CAIRO - Calls are being made for Egyptian President Abdel Fattah al-Sisi, long resistant to political parties, to establish his own political formation to help him push back against increasingly ferocious attacks by the country’s opposition in exile.
Sisi was forced to defend himself against corruption allegations earlier this month after an actor-cum-contractor, now living in Spain, posted a series of videos in which he accused Sisi of helping to squander billions of Egyptian pounds and facilitating the manipulation of the economy by the army.
Mohamed Ali, a 45-year-old contractor who had a brief acting career and worked with the army for years, said Sisi had misspent exorbitant sums on the construction of presidential palaces while the vast majority of Egyptians suffered from poverty.
The Egyptian opposition in exile, including the Muslim Brotherhood, which runs a number of satellite channels and media outlets in Turkey and is backed by the Qatari news channel, al-Jazeera, used the videos to step up attacks against Sisi’s administration and encourage disenchanted Egyptians to rise up against the president.
“I assure everybody that what was said over the past two weeks was mere lies,” the Egyptian president said on September 13 at the National Youth Congress in Cairo. “This is Egypt’s army.”
He confirmed the construction of presidential palaces. However, he said they are constructed for Egypt, not for him.
“Egypt is a big country,” Sisi said. “I will even build more palaces in the future.”
Some observers said that while Sisi managed to mostly dispel the allegations, as president it is not wise for him to personally engage such critics.
“This is why the president needs a body to back him and function as a channel of communication between him and the public,” said Akram Badr Eddine, a political science professor at Cairo University.
“This body, be it a political party or anything else, will advise the president and defend his policies, especially economic ones.”
Sisi is not aligned with any of the more than 100 political parties in Egypt, and he has been keen on distancing himself from them since coming to power in 2014.
Instead, he has repeatedly called on political parties to merge into each other to make their presence felt in the life of ordinary people.
Nevertheless, a political party could be important for Sisi’s political career and could serve as a bulwark against increasing political attacks fuelled in part by opposition to his economic reforms.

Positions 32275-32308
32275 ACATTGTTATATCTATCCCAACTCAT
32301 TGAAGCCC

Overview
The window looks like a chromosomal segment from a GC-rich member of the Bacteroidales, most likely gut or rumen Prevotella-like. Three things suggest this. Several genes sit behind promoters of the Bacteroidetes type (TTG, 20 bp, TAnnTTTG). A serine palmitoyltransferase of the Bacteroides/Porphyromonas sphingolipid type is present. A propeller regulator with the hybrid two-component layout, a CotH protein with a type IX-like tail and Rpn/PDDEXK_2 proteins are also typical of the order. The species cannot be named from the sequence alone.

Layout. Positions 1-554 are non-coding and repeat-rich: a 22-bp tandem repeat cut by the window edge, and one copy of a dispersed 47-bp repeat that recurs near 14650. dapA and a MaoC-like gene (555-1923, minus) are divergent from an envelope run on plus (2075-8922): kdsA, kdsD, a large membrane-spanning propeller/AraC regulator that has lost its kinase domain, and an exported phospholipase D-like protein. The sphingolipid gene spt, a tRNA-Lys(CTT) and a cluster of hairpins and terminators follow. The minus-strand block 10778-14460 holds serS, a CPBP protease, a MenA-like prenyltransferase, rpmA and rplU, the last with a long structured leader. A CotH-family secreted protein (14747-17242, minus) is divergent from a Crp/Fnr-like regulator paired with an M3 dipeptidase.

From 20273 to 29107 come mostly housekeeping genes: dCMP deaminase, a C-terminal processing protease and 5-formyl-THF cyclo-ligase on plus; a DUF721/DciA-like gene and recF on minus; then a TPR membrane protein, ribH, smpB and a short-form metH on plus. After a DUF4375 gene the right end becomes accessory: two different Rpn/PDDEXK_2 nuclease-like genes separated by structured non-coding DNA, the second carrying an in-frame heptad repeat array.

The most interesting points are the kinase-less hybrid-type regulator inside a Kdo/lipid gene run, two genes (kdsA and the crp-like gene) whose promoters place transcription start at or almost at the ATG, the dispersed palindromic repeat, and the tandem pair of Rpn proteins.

Sisi’s administration launched a comprehensive reform programme in November 2016 that made improvements to the economy, increased foreign currency reserves, raised the economic growth rate and increased exports.
However, the effort also raised the poverty rate, eliminated most subsidies and was strongly opposed by segments of the population, especially those lower on the economic ladder.
Ali’s videos of Sisi went viral. Hundreds of thousands of people viewed, shared and retweeted them, building social media pressure against the Egyptian leader that led to his statement.
Adding to Sisi’s difficulties is a changing political landscape. Figures reminiscent of the 2011 uprising are returning to the spotlight to serve as political foes, such as internet activist Wael Ghonim, who helped connect Egyptians wanting to overthrow Hosni Mubarak.
“The president is badly in need of real political agencies that can back him,” said leading political thinker Hossam Badrawi, who used to be a reformer within Mubarak’s formerly ruling National Democratic Party.
While some say forming a political party would help the president, other observers say it could backfire, suggesting that Sisi may be following in Mubarak’s footsteps.
“A party controlling this country’s political life only because the president belongs to it will be a very bad idea indeed,” said Said Sadek, a political sociology professor at the American University in Cairo. “Instead of having a party, the president should empower the media by giving them access to information and granting them more freedom.”
Amr Emam is a Cairo-based journalist. He has contributed to the New York Times,* San Francisco Chronicle and the UN news site IRIN.